With previous victories behind it, the ARU would come out in support of the employees of the Pullman company, who built railway carriages. In just a few months the company had cut its employees’ wages by 25%, 30% and then by over 50% while still awarding its shareholders huge dividends; meanwhile it had refrained from making any corresponding cuts to the rents of the tied accommodation where its employees lived. On May 11, 1894, 4,000 workers downed tools.

For a month, supported by the working class of Chicago, the workers managed to hold out. On June 12, on the occasion of the ARU’s first national convention, the strikers’ representatives called for delegates to support them by boycotting the Pullman company. The sector’s response surprised even the trade union: almost a quarter of a million railwaymen, mainly from the lowest and worst paid grades, were prepared to show their solidarity against an employer who typified the intolerable exploitation which everybody was having to put up with at the time.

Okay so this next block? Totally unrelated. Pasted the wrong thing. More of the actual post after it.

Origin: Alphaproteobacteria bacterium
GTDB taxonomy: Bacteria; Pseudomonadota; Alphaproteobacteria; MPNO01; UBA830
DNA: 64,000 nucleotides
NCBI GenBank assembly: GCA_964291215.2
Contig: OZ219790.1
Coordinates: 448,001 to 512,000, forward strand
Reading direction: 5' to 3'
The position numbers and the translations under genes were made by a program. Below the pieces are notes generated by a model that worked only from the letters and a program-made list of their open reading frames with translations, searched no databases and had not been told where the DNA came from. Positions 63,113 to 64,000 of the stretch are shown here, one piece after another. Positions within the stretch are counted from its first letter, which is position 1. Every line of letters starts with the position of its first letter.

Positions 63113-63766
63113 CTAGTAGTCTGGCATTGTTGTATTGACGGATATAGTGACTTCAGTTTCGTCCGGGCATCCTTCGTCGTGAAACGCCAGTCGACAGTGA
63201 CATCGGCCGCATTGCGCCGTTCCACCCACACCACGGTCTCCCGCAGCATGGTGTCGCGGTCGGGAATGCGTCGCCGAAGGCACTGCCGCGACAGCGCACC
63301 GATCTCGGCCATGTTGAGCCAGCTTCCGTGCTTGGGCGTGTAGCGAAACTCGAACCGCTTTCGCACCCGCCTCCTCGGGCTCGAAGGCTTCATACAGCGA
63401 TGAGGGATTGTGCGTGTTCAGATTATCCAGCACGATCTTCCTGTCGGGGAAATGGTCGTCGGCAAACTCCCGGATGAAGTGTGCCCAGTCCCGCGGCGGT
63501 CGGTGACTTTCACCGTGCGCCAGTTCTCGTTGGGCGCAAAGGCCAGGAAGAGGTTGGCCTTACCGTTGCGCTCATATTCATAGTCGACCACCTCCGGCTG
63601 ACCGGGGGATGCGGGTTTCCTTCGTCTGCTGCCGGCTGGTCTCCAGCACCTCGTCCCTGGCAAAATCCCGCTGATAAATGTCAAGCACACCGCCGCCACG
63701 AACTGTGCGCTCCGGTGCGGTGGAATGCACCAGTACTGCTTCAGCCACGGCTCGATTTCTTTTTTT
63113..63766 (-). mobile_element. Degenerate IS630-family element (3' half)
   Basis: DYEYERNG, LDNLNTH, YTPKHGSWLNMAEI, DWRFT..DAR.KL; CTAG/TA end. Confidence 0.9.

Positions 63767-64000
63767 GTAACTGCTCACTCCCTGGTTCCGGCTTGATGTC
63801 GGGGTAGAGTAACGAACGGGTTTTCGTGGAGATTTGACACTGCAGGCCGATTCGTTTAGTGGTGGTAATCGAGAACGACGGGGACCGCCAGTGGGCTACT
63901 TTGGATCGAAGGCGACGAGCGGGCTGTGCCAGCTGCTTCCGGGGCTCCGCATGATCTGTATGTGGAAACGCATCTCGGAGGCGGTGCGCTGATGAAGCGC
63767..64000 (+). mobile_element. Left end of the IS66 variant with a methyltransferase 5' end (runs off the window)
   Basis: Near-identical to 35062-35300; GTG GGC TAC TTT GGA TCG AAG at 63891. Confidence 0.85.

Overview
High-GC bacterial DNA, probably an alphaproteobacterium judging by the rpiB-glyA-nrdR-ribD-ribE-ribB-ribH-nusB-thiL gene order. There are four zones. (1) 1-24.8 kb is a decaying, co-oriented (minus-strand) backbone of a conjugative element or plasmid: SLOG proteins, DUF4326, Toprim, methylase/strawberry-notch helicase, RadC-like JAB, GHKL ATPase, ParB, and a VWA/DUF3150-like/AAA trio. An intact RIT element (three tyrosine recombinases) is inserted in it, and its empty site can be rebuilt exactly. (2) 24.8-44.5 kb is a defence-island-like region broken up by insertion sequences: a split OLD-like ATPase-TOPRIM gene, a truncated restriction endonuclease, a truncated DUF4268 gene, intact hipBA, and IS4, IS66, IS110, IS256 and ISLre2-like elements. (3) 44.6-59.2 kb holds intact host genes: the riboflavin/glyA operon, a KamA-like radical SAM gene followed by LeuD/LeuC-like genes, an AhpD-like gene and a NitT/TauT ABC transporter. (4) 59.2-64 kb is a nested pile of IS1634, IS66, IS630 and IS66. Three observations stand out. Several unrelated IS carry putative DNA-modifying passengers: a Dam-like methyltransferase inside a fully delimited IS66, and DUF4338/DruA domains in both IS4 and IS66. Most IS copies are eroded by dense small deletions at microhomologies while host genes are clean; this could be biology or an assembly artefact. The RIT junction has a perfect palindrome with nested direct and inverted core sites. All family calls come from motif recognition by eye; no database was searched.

Soon the railway bosses had to admit that the companies couldn’t defeat the struggling workers on their own, and concluded that “it is now the government’s responsibility to deal with the problem”. Ignoring constitutional law, the federal government intervened directly by sending in numerous troops and issuing injunctions that in practice removed from workers their right to strike. There were fierce struggles in which dozens of people died and the ARU leaders were thrown into jail.

Defeat seemed inevitable. The only hope was a general strike, which only the other trade unions, and in particular the AFL, could decide whether to call, But this didn’t happen,; a decision which was sanctioned under the banner of what was then described as “prudential unionism”, but which today we have no compunction about describing as trade unionism collaborating with Capital.



Capital is always imperialist and militaristic. This answers the question of those who ask why – given the social consequences of the economic crisis – extremely costly aeroplanes, battleships, nuclear submarines and missiles continue to be produced rather than combatting hunger and ignorance; why the various States spend billions investing in ever more modern weapons systems at the same time as they are cutting social spending and reducing wages and pensions.